The Biggest Tech Fails of the Last Decade

Any organization, be it a multi-billion-dollar corporate behemoth or lowly startup, can launch a hyped product that turns out to be total dud. We’ve seen our fair share of tech flops (this is the second time we round up products for a similar list), and while some very quickly

In no particular order of uselessness, here are our top ten biggest tech fails of the last ten years.

 

What’s more dangerous than an exploding phone? How about a toy aimed at kids that spontaneously catches fire? Not content with the risk of breaking limbs and maneuvering into traffic, several hoverboards came with an extra element of danger that could turn users into a non-superhero version of the Human Torch.

 

Not all the hoverboards were prone to bursting into flames; it was mainly the cheaply made knockoffs—of which there were a lot. But even some of the bigger name brands found themselves banned from retailers such as Target and Amazon over safety concerns.

 

Not all the hoverboards were prone to bursting into flames; it was mainly the cheaply made knockoffs—of which there were a lot. But even some of the bigger name brands found themselves banned from retailers such as Target and Amazon over safety concerns.

The final straw came when the United States Postal Service followed the lead of a number of airlines, including Delta, United, and American Airlines, by banning the devices from air transportation. Remember: if a toy has the potential to bring down a plane, it should only be given as a Xmas gift to people you really don’t like.

 

Like a shambling zombie from the Walking Dead, Microsoft’s Windows Phone/Windows 10 Mobile initiative managed to hang around for years before 2017 saw it take the figurative bullet to the head.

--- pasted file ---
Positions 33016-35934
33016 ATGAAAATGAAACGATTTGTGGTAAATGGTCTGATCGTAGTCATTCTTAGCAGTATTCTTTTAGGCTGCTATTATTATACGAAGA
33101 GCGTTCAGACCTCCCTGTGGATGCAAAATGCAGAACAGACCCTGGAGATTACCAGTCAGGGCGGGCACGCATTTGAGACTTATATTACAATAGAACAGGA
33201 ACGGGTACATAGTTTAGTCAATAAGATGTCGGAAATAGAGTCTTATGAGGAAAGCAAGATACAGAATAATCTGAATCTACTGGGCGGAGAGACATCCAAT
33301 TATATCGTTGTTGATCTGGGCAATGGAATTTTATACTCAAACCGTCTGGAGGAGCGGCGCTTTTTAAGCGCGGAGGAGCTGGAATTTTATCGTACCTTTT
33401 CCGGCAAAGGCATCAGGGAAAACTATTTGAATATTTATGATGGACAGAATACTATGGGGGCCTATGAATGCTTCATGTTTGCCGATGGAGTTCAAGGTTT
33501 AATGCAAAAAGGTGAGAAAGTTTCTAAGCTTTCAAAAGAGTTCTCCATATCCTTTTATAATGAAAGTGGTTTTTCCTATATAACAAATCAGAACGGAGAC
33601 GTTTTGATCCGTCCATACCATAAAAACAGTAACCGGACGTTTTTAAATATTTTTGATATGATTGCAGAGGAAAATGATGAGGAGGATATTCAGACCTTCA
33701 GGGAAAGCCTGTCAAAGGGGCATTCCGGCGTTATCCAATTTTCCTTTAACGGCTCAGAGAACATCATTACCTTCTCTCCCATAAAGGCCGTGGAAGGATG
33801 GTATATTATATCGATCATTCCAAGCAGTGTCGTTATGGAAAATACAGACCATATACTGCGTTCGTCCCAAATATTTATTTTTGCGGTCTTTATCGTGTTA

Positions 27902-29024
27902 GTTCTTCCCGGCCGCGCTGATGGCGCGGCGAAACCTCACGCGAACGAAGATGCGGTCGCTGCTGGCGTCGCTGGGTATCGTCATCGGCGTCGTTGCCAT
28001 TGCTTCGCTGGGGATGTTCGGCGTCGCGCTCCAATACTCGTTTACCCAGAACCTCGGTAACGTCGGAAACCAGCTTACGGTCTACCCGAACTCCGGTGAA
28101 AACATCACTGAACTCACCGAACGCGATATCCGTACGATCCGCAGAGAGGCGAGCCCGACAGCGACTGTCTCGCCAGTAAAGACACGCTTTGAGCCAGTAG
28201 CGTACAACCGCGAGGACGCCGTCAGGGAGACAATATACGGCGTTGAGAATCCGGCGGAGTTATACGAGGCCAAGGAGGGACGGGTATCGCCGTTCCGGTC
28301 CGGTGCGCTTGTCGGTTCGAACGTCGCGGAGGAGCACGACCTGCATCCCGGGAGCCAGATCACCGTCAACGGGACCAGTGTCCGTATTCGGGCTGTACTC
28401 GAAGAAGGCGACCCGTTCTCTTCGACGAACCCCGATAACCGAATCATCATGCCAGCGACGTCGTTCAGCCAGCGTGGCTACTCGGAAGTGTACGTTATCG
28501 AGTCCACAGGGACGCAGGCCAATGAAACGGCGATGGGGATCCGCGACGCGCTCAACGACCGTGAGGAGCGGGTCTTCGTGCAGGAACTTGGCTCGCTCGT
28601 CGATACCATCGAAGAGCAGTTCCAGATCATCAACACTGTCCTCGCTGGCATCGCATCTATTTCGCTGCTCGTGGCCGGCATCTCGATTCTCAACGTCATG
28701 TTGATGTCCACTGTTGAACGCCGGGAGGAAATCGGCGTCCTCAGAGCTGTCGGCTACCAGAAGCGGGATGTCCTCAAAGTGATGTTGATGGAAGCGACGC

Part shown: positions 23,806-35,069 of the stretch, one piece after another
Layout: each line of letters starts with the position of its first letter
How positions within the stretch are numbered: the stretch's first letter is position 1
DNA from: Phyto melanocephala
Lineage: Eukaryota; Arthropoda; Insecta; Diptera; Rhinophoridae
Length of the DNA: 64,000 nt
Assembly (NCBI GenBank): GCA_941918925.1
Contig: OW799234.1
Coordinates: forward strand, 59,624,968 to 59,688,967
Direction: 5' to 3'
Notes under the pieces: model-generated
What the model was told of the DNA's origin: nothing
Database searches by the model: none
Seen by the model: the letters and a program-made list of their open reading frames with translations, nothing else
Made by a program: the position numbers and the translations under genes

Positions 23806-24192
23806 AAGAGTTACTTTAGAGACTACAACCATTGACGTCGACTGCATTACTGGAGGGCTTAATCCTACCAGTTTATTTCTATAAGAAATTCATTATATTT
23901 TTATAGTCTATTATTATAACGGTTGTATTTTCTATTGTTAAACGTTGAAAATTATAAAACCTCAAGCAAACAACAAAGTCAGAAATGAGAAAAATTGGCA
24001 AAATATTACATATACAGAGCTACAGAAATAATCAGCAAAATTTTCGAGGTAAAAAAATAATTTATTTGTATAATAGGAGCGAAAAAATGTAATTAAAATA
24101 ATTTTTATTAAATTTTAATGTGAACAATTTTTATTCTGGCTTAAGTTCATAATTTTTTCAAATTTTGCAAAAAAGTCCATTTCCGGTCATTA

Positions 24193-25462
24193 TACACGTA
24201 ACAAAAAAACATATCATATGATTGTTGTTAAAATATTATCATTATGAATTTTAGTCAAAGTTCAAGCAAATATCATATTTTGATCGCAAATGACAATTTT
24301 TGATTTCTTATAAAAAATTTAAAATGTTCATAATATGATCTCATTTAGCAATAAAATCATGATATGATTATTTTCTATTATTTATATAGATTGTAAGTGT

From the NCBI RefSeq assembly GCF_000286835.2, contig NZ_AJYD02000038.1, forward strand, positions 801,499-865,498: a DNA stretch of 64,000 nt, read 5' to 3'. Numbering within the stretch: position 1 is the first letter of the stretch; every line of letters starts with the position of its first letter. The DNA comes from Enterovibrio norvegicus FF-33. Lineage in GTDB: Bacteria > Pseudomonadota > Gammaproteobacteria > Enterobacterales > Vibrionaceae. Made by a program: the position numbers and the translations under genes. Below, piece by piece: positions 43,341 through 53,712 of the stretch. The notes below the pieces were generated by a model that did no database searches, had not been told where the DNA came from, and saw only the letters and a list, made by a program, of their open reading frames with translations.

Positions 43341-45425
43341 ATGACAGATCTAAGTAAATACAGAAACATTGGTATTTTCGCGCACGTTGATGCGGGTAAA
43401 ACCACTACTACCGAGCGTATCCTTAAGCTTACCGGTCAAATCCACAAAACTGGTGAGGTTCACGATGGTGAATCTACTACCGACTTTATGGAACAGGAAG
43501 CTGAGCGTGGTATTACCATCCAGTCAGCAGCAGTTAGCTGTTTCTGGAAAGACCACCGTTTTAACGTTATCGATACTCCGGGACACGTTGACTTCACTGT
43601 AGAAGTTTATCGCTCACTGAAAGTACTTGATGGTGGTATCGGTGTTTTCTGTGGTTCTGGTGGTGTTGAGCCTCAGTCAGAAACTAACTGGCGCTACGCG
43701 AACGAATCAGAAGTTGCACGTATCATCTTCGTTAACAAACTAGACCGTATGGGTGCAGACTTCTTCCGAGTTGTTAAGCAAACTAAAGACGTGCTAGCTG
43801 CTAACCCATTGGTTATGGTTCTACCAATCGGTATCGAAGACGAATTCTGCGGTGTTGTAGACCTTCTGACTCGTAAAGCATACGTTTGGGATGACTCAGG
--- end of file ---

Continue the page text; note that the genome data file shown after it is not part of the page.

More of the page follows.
Not everyone disliked Windows Phones, and some of the Lumia handsets weren’t all that bad, but even though the concept of the Windows Mobile platform sounded good, it struggled to drag users away from Android and iOS. Little support from app developers and a lack of features you would expect to see in a smartphone ensured that the mobile market was one industry Microsoft wasn’t going to dominate.

 

In July, three years after version 8.1 shipped to users, Microsoft dropped support for the Windows phone. But at least Windows 10 Mobile was still alive—up until the start of October, that is, when a Microsoft exec said it was no longer a focus for the company.

 

In July, three years after version 8.1 shipped to users, Microsoft dropped support for the Windows phone. But at least Windows 10 Mobile was still alive—up until the start of October, that is, when a Microsoft exec said it was no longer a focus for the company.

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